Is Congress capable of reforming itself?


Re “Culture of Lobbying May Resist Reform,” Jan. 19

Until the junkets, gifts and dead-of-night pork-barreling are completely done away with, any lesser effort at congressional reform will be nothing more than window dressing. Congress needs to realize that an angry electorate is watching closely to see if its representatives are serious about ending the stranglehold lobbyists and other influence peddlers have on members of the House and Senate.




Many in Congress are talking of changes to take the undemocratic system of lobbyist bribery out of the process. Here are my suggestions:


* No gifts should be allowed from lobbyists, ever. Unfortunately, the riders of the gravy train are wording the legislation to allow as many loopholes as possible, but any gift is a bribe.

* Members of Congress or their staffs should not be allowed to work for a lobbyist for five years.

* Infractions should carry severe penalties -- such as immediate expulsion from Congress -- to be effective.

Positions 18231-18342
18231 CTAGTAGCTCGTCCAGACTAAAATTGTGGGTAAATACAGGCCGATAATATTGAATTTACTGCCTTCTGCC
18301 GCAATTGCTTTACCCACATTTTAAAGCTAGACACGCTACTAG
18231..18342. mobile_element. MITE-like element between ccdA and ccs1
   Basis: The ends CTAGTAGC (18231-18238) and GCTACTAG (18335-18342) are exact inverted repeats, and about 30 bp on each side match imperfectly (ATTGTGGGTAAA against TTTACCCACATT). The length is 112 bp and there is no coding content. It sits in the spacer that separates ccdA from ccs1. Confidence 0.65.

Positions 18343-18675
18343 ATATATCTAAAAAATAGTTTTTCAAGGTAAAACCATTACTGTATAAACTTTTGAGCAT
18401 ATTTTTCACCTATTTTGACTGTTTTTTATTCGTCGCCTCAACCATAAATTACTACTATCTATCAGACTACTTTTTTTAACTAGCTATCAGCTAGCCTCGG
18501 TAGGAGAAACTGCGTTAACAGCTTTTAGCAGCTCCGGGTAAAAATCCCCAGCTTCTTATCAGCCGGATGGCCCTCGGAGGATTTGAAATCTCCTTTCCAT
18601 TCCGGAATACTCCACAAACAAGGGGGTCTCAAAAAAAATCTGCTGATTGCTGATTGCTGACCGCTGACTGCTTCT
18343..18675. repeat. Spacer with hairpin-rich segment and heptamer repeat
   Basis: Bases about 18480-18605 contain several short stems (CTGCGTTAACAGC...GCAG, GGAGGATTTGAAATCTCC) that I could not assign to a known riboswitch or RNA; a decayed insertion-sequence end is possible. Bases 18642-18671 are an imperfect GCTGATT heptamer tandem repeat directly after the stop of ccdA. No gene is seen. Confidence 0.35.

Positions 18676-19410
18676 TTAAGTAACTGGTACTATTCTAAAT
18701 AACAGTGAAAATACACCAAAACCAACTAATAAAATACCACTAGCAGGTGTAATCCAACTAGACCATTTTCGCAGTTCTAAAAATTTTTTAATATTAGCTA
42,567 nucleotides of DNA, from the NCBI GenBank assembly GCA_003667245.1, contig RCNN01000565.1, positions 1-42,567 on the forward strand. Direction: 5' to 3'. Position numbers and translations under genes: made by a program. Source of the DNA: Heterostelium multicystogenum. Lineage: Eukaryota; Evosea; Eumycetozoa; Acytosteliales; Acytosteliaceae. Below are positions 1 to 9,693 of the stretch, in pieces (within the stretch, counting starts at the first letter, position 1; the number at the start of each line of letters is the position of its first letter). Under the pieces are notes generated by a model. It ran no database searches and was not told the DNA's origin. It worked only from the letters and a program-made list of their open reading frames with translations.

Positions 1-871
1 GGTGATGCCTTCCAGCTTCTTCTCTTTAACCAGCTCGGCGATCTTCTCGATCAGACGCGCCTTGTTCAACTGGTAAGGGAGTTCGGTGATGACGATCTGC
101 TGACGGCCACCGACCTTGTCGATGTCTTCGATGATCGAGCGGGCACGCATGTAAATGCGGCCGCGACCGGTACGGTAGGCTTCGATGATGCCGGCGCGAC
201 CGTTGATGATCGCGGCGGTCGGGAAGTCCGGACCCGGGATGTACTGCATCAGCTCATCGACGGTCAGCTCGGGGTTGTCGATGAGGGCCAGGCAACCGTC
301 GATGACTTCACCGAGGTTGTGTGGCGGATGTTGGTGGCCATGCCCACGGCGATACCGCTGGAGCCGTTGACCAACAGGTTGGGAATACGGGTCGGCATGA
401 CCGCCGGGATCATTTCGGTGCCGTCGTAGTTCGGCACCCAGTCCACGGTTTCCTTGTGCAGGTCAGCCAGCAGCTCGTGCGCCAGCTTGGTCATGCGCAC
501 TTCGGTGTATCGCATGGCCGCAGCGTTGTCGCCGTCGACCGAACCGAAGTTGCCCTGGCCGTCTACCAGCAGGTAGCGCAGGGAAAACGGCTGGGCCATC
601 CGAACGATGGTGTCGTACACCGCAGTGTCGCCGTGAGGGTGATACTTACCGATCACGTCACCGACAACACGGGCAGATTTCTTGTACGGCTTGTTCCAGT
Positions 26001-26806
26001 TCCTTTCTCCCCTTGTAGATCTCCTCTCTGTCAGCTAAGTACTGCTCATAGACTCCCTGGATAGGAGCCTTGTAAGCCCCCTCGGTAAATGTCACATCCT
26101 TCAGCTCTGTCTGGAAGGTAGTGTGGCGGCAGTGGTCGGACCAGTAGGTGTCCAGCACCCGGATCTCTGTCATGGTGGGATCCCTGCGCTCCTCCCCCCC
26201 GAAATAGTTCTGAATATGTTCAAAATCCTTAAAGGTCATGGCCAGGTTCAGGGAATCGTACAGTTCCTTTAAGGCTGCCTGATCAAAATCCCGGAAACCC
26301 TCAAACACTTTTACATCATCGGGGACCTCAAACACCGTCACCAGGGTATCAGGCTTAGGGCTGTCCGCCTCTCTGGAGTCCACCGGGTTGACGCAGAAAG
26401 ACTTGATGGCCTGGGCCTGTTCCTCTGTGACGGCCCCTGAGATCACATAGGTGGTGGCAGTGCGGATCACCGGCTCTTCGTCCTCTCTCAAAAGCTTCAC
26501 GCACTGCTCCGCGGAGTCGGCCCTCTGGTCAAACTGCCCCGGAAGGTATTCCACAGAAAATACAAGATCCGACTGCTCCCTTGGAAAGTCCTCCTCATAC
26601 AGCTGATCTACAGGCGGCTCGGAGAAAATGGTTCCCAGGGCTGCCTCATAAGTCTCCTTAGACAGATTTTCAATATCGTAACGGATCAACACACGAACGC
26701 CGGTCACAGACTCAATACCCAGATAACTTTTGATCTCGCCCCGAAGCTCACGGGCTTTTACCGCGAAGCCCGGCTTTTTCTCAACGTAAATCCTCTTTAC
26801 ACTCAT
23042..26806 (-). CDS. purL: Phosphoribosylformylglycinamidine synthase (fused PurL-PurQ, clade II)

* No campaign contributions from lobbyists or their associated organizations, charities and corporations should be allowed. This can simply be handled by making campaigns publicly funded.

If anyone in Congress really wants to stop the raping of our democracy, it has to start with abstinence.


Aptos, Calif.



Re “Lawmakers May Have to Fund Own Trips,” Jan. 18

Just when I was sure that I could buy some influence from my congressman with a free bleacher seat to a Dodger game next year, House Speaker J. Dennis Hastert (R-Ill.) is proposing dropping the maximum gift that a member of Congress can legitimately receive from $50 to $25 (or is it $24.95?). How will I ever get my voice heard when I’m faced with hard-nosed legislation like this?